In many committees, in particular in biology, but also in many others, it is considered that one must have done a postdoc abroad to be seriously considered. It acts as a first screening: no postdoc abroad = fail. In some committees, the candidate must also have published during that postdoc, so as to show that the PhD publications were not just because of the supervisor, who is generally a co-author – although the postdoc is generally not an independent position either.
I also have a personal example. When I applied after the PhD, I failed. I asked one committee member for feedback. He told me: your application was considered excellent, so you should do a postdoc abroad and then next year you will get the position. For personal reasons, I did not want to move far, and I could not understand the logic behind that requirement. I already had two publications as a single author, and in fact my supervisor did not sign any of my publications, so the argument I previously mentioned did not apply. But in any case, as it was phrased, what the committee wanted was not that I publish in another lab, they just wanted me to check the box “postdoc abroad” (there actually is a box in the CNRS application forms). Also, the requirement was not simply: postdoc in another lab, but in a different country. I also did not understand that geographic requirement: I had spent an extended period in England during studies, which the committee knew, and so the linguistic argument did not apply either. It turned out that what I wanted to do was best done in another lab in France, but it didn't help me check the required box. So apparently, the single fact that a postdoc was done abroad, without knowing how the postdoc actually went, was a decisive criterion in the ranking, independently of any other consideration. Imagine I had actually planned to do a postdoc abroad, and already had made arrangements to do it at the time of application. Then, given the information, the committee would have known with certainty that the next year, I would have done a postdoc abroad and therefore that I would definitely pass that criterion. So actually doing the postdoc abroad was apparently irrelevant to their decision. So there was no rational basis to that requirement.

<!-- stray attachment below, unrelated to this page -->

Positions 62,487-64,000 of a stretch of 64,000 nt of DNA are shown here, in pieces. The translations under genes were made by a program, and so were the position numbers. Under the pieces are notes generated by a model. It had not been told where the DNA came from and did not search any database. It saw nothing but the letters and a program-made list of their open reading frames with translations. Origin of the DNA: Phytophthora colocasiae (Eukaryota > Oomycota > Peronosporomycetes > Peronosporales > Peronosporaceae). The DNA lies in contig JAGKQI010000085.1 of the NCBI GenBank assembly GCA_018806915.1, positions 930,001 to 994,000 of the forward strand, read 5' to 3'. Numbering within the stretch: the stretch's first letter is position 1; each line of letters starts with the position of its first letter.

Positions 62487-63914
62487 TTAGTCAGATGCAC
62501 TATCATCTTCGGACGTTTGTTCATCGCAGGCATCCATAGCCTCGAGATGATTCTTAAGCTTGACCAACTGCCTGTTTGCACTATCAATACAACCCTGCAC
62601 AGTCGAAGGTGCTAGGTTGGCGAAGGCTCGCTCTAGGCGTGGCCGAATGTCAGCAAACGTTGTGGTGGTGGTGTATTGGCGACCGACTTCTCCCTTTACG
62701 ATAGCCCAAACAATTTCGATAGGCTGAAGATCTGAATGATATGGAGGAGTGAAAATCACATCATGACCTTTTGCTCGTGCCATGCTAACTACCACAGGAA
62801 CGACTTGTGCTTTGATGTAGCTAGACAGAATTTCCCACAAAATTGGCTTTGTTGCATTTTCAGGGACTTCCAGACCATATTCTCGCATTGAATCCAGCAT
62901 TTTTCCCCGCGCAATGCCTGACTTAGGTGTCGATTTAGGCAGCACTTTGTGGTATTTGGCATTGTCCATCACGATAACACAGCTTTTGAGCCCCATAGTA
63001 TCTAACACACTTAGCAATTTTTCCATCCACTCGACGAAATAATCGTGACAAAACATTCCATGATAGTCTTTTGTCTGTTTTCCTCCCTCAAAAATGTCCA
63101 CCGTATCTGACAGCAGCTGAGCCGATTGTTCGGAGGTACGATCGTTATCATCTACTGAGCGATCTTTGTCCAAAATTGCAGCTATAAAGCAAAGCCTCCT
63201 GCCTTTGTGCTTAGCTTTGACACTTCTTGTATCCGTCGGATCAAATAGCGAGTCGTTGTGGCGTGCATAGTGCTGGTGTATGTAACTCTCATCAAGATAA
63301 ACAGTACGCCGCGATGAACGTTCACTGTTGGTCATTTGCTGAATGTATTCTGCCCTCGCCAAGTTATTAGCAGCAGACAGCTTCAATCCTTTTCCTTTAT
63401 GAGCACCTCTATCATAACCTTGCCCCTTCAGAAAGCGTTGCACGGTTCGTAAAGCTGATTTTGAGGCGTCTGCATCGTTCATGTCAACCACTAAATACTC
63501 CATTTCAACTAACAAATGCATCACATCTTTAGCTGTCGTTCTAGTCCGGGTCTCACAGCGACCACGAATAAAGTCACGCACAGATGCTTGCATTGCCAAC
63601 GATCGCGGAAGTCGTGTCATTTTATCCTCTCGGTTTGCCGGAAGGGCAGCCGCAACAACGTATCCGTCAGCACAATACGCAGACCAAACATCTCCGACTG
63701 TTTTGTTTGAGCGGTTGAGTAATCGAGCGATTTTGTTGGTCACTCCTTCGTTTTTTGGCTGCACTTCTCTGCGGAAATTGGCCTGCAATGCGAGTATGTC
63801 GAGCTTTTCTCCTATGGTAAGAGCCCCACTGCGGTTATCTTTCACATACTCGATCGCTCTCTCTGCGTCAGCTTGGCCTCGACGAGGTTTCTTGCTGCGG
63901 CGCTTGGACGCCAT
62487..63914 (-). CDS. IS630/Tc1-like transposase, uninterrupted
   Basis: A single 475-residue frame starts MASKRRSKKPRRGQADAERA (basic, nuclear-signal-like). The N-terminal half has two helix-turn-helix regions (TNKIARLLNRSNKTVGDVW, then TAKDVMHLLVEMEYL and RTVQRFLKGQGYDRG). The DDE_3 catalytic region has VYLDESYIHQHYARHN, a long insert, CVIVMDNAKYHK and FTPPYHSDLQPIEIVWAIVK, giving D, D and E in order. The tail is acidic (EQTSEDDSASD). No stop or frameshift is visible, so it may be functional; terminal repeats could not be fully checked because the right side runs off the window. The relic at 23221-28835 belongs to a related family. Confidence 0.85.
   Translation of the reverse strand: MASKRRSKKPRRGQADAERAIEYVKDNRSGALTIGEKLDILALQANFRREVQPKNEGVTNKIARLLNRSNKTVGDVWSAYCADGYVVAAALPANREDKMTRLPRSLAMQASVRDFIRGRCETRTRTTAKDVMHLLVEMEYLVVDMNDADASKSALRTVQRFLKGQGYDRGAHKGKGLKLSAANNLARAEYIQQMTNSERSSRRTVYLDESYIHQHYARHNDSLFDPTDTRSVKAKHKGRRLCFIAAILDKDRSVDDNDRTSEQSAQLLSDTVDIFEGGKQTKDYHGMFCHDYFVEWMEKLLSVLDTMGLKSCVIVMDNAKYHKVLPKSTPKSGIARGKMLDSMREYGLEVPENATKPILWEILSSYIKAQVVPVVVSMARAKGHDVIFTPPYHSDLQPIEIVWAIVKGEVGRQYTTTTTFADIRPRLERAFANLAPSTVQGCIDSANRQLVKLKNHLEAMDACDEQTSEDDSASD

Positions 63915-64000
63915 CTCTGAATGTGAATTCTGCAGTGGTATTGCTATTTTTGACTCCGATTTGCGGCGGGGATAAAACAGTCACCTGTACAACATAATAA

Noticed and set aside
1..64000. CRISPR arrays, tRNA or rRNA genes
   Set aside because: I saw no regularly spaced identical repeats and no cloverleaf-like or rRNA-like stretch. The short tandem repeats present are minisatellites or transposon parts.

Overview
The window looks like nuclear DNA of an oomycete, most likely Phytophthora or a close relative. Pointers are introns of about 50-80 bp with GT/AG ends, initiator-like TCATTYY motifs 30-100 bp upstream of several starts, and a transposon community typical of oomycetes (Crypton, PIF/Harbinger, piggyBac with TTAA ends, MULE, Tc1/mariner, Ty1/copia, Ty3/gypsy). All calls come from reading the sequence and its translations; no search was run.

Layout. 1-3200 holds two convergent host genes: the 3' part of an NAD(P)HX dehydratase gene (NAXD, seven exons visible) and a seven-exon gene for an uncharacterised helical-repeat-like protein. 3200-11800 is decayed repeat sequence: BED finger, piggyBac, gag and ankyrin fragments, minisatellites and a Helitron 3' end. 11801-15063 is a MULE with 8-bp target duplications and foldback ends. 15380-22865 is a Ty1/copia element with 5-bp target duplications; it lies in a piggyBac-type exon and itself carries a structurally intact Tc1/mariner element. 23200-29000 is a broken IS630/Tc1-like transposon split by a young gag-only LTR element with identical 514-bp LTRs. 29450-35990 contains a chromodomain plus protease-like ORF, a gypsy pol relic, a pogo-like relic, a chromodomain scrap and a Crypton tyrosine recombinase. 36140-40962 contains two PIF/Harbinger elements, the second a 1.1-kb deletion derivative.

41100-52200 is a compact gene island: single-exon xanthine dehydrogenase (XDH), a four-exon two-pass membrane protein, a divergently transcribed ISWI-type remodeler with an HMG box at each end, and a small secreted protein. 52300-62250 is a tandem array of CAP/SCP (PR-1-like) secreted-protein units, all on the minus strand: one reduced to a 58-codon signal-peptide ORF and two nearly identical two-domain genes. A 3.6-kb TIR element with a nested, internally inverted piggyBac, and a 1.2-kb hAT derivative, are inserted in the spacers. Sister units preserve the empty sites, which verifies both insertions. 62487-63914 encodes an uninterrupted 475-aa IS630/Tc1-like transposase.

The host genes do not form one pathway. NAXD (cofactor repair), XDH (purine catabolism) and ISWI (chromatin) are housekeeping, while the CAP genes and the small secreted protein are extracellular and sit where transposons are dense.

The committee member had given me that piece of information without blushing, and he did not seem to be embarrassed by the fact that the committee insisted on such an irrational criterion. It surprised me at first that people involved in irrational decision making seem at the same time to be very confident about of the correctness of their decisions. This occurs even though it is clear that the decision to be taken is difficult and there is considerable uncertainty in the choice. But in fact this is a very well established psychological phenomenon, which is explained for example in Daniel Kahneman's book. The degree of confidence one has in a decision or judgment is essentially determined not by the rationality of that decision or objective facts, but by the consistence of the causal story that one makes to explain the decision. So one would say: it is clear that Peter should be ranked before Paul, since he has two more publications; we could not do otherwise. But the story neglects the fact that the number of publications is actually a substituted attribute, not the target attribute of the judgment. The same goes for other substituted attributes. People involved in the decision can hear the objective elements that contradict the decision, but if they cannot be fit in the story, they are essentially ignored. This is related to cognitive dissonance theory, certainly one of the most brilliant theories in psychology, developed by Festinger in the 1950s. I will talk about it later.